Indonesian lawmakers officially ratified the Indonesia-Australia Comprehensive Economic Partnership Agreement (IA-CEPA) last week and yesterday, President Jokowi and Prime Minister Morrison met in Canberra to formally give it the green light to move forward.
Although the IA-CEPA was signed in March last year, it still needed to be officially ratified by the parliaments of both countries before it could take affect. Australia did this in November and Indonesia ratified it last Thursday.
Gapura Bali reported in November that the Australian Government’s Department of Foreign Affairs and Trade (DFAT) website said “Indonesia presents a significant opportunity for Australian businesses as it is one of the fastest growing economies in the Indo-Pacific … and IA-CEPA ensures that Australia is well-placed to deepen economic cooperation and share in Indonesia’s growth.”
DFAT suggests, “in addition to reducing non-tariff barriers to trade and simplifying paperwork, IA-CEPA will allow 99-percent of Australia’s goods exports to enter Indonesia duty free or with significantly improved preferential arrangements. All Indonesia’s goods exports will enter Australia duty free.”
Five pillars of cooperation
According to The Jakarta Post “the IA-CEPA is framed around five pillars of cooperation: enhancing economic and development partnership, connecting people, securing the region’s shared interests, maritime cooperation and contributing to Indo-Pacific stability and prosperity.”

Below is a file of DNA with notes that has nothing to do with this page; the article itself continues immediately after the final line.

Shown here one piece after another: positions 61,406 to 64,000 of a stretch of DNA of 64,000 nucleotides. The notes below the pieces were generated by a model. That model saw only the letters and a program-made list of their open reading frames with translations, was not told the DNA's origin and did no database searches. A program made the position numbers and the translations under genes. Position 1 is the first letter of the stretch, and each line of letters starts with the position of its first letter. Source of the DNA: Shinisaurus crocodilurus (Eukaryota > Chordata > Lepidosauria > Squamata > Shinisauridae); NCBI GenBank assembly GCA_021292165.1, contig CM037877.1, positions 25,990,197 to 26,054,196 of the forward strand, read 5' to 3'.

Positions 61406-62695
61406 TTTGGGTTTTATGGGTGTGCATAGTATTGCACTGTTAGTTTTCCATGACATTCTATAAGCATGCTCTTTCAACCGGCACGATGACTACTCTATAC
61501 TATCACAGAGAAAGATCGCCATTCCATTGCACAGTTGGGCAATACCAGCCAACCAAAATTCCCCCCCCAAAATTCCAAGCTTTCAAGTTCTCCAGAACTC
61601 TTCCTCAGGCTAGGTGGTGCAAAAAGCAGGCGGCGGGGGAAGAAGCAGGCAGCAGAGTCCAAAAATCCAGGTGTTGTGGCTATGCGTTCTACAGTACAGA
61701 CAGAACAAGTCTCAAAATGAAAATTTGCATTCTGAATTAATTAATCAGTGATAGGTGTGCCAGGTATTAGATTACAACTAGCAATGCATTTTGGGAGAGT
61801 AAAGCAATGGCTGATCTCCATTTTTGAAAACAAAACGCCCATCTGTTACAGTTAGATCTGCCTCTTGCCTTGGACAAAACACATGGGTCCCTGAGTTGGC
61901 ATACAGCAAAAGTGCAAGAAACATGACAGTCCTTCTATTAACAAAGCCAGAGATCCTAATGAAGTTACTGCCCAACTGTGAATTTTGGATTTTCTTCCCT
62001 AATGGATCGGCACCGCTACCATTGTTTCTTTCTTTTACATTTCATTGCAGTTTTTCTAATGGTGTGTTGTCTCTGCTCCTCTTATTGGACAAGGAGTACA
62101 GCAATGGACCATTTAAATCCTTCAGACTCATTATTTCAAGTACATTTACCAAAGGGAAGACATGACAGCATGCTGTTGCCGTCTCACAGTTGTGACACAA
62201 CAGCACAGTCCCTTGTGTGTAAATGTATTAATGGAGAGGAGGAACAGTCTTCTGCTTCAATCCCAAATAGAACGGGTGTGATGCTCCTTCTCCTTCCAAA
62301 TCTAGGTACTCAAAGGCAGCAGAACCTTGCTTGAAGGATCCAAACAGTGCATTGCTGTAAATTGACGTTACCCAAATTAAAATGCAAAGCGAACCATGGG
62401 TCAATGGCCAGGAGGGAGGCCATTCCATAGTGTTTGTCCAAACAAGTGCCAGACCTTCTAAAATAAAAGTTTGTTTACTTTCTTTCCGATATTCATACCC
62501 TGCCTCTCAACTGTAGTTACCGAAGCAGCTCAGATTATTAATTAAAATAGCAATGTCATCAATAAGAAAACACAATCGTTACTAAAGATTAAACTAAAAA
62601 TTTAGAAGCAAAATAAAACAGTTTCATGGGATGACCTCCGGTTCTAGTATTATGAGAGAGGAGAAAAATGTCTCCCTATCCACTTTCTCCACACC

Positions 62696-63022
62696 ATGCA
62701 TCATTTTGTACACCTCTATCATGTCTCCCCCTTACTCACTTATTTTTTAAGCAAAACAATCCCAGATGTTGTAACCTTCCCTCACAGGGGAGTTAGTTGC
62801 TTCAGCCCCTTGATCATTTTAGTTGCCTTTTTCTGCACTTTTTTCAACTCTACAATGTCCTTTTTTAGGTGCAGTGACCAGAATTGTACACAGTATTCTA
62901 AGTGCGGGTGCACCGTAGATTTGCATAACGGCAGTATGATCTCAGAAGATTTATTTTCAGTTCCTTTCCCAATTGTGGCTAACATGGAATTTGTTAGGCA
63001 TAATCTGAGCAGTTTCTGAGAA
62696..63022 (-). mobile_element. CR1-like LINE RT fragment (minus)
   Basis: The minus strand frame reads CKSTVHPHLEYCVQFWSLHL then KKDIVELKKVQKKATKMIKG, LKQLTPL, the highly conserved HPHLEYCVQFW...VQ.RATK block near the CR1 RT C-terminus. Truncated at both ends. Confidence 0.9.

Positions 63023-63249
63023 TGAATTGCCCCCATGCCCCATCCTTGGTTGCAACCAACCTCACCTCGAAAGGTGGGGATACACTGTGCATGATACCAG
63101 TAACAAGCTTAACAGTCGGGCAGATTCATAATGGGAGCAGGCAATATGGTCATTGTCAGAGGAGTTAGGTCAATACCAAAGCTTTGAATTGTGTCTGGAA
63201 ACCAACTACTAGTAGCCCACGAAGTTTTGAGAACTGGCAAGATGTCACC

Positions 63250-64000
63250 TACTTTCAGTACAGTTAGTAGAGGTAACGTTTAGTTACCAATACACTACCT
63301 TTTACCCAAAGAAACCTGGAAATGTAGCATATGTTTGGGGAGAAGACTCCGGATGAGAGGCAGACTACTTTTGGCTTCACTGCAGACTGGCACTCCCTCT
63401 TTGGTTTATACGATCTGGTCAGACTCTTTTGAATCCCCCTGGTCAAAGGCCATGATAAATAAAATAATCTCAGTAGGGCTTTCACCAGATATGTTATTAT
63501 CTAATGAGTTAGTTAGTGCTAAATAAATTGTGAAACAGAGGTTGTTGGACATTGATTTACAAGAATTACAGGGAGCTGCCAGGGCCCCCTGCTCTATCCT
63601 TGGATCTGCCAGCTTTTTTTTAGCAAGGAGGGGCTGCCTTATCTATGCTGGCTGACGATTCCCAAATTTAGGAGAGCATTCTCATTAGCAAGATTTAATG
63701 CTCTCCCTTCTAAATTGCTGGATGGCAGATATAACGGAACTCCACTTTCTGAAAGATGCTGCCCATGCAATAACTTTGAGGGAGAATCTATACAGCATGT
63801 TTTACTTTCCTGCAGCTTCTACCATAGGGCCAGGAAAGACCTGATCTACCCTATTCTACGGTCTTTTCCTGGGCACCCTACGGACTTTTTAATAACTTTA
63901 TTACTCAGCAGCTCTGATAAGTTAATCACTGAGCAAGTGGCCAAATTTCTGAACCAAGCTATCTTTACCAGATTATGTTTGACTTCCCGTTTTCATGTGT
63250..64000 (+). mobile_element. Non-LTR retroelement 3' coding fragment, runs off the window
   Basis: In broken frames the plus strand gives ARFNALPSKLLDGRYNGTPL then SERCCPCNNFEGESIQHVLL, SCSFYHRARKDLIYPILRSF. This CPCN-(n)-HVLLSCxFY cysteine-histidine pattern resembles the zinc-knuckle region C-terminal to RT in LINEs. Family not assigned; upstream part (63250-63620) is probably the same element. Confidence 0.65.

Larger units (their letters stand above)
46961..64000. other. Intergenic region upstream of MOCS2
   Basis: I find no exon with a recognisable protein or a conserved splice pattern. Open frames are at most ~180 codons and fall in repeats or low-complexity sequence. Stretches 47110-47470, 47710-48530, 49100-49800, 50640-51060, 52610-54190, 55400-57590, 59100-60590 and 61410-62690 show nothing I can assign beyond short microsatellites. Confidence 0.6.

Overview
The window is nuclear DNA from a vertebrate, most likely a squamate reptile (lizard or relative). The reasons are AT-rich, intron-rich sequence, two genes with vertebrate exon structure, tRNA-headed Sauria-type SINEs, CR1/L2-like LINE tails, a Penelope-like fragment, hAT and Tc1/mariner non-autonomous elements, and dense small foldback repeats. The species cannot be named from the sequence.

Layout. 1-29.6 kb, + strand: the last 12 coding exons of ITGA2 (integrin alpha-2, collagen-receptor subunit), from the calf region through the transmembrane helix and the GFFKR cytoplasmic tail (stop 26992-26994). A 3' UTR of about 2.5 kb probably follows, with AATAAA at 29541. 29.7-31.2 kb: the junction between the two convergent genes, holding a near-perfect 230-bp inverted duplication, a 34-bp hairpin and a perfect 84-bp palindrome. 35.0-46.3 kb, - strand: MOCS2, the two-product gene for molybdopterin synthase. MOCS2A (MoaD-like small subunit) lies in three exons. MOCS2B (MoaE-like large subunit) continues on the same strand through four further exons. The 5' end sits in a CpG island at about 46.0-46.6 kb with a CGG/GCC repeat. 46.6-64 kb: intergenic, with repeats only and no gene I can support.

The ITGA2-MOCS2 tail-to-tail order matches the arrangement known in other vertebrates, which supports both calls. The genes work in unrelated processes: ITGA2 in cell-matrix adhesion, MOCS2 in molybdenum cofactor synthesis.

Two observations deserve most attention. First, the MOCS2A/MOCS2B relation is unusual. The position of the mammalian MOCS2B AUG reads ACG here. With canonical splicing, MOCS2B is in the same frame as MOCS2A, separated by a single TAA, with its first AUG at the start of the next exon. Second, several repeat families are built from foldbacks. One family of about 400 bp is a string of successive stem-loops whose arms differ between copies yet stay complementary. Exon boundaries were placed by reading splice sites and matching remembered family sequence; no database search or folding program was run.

A report published in the Australian Financial Review says “in addition to reducing or eliminating tariffs on a range of goods, the big hope for IA-CEPA is that it will encourage individual and enterprise-level entrepreneurship by pairing Indonesia’s market of 260-million people with Australian technical and professional expertise.”
Skill and knowledge exchange
Recent reporting by Gapura Bali suggests that in 2018 Australian investments in Indonesia were valued at more than USD 597-million and covered 635-projects and more than 400-Australian companies.
But maybe one of the most significant aspects for Indonesia is the reciprocal arrangement for skill and knowledge exchange into the areas previously off-limits as far as Indonesia was concerned, particularly in health and education.
“As part of an overall skills package, Australia and Indonesia have agreed to a reciprocal skills exchange, allowing people with tertiary level skill qualifications from both countries to gain six months of experience in the other’s market,” report The Jakarta Post.
Sources: Gapura Bali, The Jakarta Post, Department of Foreign Affairs and Trade, Indonesia-Investments, Australian Financial Review
Adapted from an original post in Gapura Bali
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